Let’s start with a fun activity . . .
For the next few days you’re going to become an intentional observer. As you walk through the mall, eat at restaurants, drive down busy streets, and hang out with your friends . . . pay close attention to the attitudes people exhibit and the reactions they receive.
You can generally tell someone’s attitude by their: facial expression, body language, words, and tone of voice.
Attitude is defined as – mental outlook.
Did you know the way you look at people, things, and circumstances completely influences your attitude about them?
The following are 5 simple truths about attitude:
- Self-absorption generally promotes a negative attitude.
- Negative attitudes generally get negative reactions.
- Negative self-talk generally produces negative attitudes.
- Negative attitudes create unnecessary problems and conflict.
- A negative attitude can be improved with intentional effort.
Of course this is not just an exercise in noticing human behavior. For the next 30 days we are going to notice the difference an improved attitude can make on our quality of life. Seriously, who isn’t looking for life improvement.
So make sure to subscribe so you receive daily challenges for change. (Just leave your email address in the subscription box near the top of the sidebar.)
Challenge #1 – Improve Your Attitude
1. Ask yourself:
How’s my attitude?
- Not so good
Be honest with yourself. Ask yourself in different situations – when you’re at work, driving, hanging out with your family or friends, running errands, and relaxing. Keep a small notebook to record your answers or try an electronic version at Mood Panda or MoodyMe.
2. Ask a few of your friends and family members to answer the question for you.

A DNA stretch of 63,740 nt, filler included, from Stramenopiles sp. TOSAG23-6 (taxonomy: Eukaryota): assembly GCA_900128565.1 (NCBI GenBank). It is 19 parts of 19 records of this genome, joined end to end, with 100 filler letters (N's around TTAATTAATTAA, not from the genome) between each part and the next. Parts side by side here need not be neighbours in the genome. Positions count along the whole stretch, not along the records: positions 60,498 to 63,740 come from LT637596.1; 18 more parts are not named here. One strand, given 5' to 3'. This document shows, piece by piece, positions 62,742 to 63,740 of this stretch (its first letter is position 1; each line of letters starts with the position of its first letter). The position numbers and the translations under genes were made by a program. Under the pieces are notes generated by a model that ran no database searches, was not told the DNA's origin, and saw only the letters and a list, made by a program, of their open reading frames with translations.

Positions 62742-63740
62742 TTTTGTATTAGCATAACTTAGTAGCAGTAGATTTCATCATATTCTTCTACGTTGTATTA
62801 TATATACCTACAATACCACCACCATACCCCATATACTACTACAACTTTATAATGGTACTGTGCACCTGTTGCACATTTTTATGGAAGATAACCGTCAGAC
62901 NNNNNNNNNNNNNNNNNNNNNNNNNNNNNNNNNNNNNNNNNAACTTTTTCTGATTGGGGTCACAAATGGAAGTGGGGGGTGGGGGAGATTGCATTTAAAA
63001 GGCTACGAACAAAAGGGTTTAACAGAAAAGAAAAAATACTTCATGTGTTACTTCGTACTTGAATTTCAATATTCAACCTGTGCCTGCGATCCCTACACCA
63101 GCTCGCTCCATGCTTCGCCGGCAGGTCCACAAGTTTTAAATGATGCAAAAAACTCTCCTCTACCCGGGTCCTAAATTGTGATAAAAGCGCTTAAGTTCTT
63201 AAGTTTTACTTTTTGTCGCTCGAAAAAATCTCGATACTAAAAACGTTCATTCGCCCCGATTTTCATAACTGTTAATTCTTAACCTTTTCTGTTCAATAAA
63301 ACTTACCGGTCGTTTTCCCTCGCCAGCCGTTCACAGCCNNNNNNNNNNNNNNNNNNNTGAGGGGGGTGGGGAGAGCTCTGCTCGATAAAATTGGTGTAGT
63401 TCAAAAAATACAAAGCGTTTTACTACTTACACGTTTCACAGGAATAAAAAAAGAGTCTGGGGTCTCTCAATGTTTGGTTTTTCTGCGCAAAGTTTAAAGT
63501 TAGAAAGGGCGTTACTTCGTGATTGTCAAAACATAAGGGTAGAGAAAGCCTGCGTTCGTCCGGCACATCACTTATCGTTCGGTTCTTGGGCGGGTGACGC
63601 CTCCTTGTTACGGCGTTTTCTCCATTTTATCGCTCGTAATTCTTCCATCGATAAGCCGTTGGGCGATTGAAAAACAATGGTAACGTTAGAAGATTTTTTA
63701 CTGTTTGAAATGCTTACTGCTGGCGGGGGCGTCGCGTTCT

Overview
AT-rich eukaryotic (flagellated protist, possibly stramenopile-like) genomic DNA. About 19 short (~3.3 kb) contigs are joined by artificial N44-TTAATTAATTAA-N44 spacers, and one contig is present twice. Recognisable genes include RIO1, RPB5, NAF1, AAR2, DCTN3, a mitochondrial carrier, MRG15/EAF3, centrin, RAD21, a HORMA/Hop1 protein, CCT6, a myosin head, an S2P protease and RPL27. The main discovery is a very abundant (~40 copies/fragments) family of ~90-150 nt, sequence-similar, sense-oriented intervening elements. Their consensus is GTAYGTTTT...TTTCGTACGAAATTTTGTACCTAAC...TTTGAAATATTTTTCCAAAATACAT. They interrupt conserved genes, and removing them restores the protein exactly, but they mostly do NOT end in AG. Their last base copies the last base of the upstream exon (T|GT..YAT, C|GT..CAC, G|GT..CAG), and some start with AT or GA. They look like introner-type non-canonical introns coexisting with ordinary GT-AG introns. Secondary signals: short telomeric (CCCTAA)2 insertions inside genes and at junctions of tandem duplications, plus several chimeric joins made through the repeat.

Ask for an honest answer. Know that their mood or attitude could influence their answer. Listen without getting defensive; just thank them for helping you.
3. Talk about how attitudes influence and affect our lives with your family over dinner or in the car.
Consider taking the challenge as a family. Accountability partners help to keep us motivated. Make a game out of it by encouraging family members to chart their moods with stickers and rewards.
A very important point . . .
Depression is not a bad attitude. If you think you might be suffering with depression or know someone who is, please get professional help. If you know someone who is depressed be kind and caring. I believe someone with depression will still be able to apply many of the principles we will talk about this month, but they are not a substitution for seeking important treatment.
Finally, if you haven’t started a gratitude journal yet this year . . . now is the time. Remember gratitude is more than simply saying thank you; gratitude is shown in actions.
Thankfulness is the beginning of gratitude. Gratitude is the completion of thankfulness. Thankfulness may consist merely of words. Gratitude is shown in acts. ~Frederic Amiel